Ironman’s sports scientist shares 5 tips for exercising during the heat wave
- Owen Jeffries is a sports scientist specializing in heat adaptation.
- He used his knowledge to race an Ironman in Austria during a heat wave.
- Here are five tips for training in the heat inspired by his Ironman training.
Owen Jeffries, a Newcastle University sports physiologist specializing in heat adaptation, recently completed an Ironman, one of the most demanding sporting events in the world, during a heat wave.
Temperatures during the race in Austria, which he completed in 12 hours and 24 minutes, reached 35°C. The weather was so hot that athletes were prohibited from wearing wetsuits for the swim leg in a glacial lake.
He shared with Insider five science-tested methods to prepare his body for intense exercise in extreme heat.
Give your body a few days to adjust to the heat.
You should avoid strenuous exercise during a sudden heat wave, as the body needs time to adjust to the heat.
At first, the body does not sweat as much as it needs. The heart has to pump harder to bring more blood to the skin, where the evaporation of sweat cools it. After a few days, the body begins to sweat more and the heart rate drops, Jeffries said.
To prepare for the heat, Jeffries trained for 60 to 90 minutes over ten days in his lab’s extreme environmental chamber that simulated the conditions he would race in.
Accurate measurements showed that his body had started to adapt four or five days after starting training and that he had fully adapted to the heat within ten days.
Even after ten days, you have to be wary of pushing yourself toward your usual goals, Jeffries said.
“Don’t go outside and expect to be able to maintain the same amount of physical activity as you would in a normal climate. Performance in a hot environment is reduced by 10-30%,” Jeffries said, citing a study of 2019. .
Be on the lookout for any signs that you may have heat illness, such as dry mouth and tongue, thirst, headache, lethargy, dry skin, muscle weakness, dark urine and dizziness.
In this case, immersing yourself in relatively cold water is the best way to cool off quickly, he said, but watch out for cold shock.
Weigh yourself to optimize your hydration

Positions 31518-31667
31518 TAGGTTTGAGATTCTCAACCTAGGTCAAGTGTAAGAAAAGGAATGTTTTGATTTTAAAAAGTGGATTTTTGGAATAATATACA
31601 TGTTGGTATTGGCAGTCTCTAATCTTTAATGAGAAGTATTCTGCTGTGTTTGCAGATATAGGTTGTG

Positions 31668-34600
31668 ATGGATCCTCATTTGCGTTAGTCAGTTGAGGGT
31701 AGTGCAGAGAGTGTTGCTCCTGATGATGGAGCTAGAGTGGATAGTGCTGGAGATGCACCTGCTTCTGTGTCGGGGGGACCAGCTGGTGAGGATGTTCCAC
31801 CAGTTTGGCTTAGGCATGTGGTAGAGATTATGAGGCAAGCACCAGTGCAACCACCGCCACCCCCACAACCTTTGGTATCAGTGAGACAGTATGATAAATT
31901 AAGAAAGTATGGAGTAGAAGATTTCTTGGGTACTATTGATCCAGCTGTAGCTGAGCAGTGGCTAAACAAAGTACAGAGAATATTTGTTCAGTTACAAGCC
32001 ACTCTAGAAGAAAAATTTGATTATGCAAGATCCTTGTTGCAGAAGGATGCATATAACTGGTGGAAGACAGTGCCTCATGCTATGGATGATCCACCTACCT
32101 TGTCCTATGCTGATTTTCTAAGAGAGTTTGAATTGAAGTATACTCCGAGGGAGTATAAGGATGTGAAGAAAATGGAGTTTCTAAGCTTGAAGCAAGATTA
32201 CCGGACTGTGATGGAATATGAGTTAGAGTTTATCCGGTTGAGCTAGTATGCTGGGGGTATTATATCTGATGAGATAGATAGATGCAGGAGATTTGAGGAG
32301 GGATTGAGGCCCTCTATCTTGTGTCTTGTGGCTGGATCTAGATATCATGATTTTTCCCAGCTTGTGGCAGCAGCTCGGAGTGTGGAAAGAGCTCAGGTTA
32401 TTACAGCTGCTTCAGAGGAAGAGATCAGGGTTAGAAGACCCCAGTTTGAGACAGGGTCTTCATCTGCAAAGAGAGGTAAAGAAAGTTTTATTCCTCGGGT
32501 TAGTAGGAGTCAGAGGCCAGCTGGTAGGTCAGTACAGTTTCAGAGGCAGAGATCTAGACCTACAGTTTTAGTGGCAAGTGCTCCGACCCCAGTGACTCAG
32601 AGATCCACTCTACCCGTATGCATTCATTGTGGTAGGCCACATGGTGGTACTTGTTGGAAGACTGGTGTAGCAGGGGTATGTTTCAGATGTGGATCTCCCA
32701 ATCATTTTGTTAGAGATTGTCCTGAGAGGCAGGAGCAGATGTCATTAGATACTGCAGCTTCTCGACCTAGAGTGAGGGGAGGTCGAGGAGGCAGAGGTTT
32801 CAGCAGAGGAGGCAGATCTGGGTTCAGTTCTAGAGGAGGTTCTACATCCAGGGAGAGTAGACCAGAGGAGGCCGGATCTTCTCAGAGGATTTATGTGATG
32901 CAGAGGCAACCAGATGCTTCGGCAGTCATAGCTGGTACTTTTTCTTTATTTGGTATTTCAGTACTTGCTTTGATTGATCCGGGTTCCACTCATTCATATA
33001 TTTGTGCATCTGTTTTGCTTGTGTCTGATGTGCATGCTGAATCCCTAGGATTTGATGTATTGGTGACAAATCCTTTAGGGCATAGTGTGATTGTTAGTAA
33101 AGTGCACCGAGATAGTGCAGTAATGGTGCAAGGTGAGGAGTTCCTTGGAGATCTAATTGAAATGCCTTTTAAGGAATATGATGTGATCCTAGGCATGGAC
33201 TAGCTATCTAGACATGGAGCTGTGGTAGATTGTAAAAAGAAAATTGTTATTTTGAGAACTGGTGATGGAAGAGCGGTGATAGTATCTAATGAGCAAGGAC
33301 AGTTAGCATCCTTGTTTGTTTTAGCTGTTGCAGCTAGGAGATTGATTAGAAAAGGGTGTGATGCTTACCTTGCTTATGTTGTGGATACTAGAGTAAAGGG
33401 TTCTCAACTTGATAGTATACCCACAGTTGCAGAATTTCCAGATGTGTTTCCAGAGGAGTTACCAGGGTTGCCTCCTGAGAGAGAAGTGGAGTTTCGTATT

“Dehydration as low as 2% can impact exercise performance,” Jeffries said.
Dehydration is bad for the body. As blood volume decreases, the heart must pump harder to keep circulating. In hot weather, this happens more quickly because the body sweats more to cool down.
However, it is also possible to drink too much, especially when you are thirsty. It can also cause a condition called hyponatremia, when nutrients like sodium or potassium are too diluted in the blood. It can be deadly in excess.
To optimize his performance, Jeffries used instruments in his lab to gauge exactly how much sweat he loses in an hour of exercise. He used this number to calculate how much fluid he would need to take in during his 12-hour Ironman.
A low-tech way to do the same thing at home is to weigh yourself before and after about an hour of exercise.
“Weight loss will almost directly correspond to sweat loss,” he said.
Start by drinking 500ml of water 45 minutes before exercise. This figure will be accurate if you don’t drink water or go to the bathroom and remove any sweat-soaked clothing.
All liquids are not created equal
If you’re going to be exercising for more than 90 minutes, it’s recommended to replenish your sodium levels, Jeffries said.
“Sodium loss should be considered beyond 90 minutes of activity,” he said.
When you sweat, you not only lose water, you also lose minerals.
A sign that you’re not giving the body what it needs is that you crave salt after exercise, Jeffries said.
“If you were really craving salt, that means your body needs it. You need to get it any way you can,” such as eating crisps, he said.
Drinking electrolyte-rich fluids or taking sodium supplements can prevent this from happening.
Some nutrition websites offer sweat tests that can help estimate how much salt you’re losing during long-duration exercise, Jeffries said. Early research suggests sodium citrate may be kinder to the gut, Jeffries said.
“General recommendations during exercise are around 1000 mg/hour,” Jeffries said. He pointed out that when not exercising strenuously, general dietary recommendations should not exceed 1500 mg of sodium per day.
Help your body by keeping your core temperature low
Ironman has misting fountains or buckets of cold water to help athletes keep their body temperature low, but dousing yourself and your clothes with water has a similar effect, Jeffries said.
Ice cubes or cooling vests can also help, but they’re “not practical in a hot environment,” Jeffries said.
Jeffries also pointed to the 2022 Tour de France, where the athletes had to perform in 100 degree heat.
“Some professional teams have actually adapted their jerseys with small pockets to insert small pockets of ice around the body,” he said.
If the event is long, train your stomach for heat.
If the event is long, you can’t rely on just one meal to keep your energy levels high. The downside is that eating while exercising can lead to gastrointestinal upset, which is made worse by heat, Jeffries said.
To avoid this, you can train your stomach little by little, by eating and drinking while you exercise, Jeffries said. He trained specifically with food he knew would be available at the Ironman aid pits to avoid any surprises.
If you are aware of your body’s need for heat, you can keep it in top shape
Jeffries said monitoring his body’s needs in the heat and sticking to a nutrition plan does wonders for his body.
“Given the length of the day, I felt pretty recovered the next day, enough to go for a light jog and swim,” Jeffries said.
“All of these different signs suggested to me that I had been optimally hydrated.”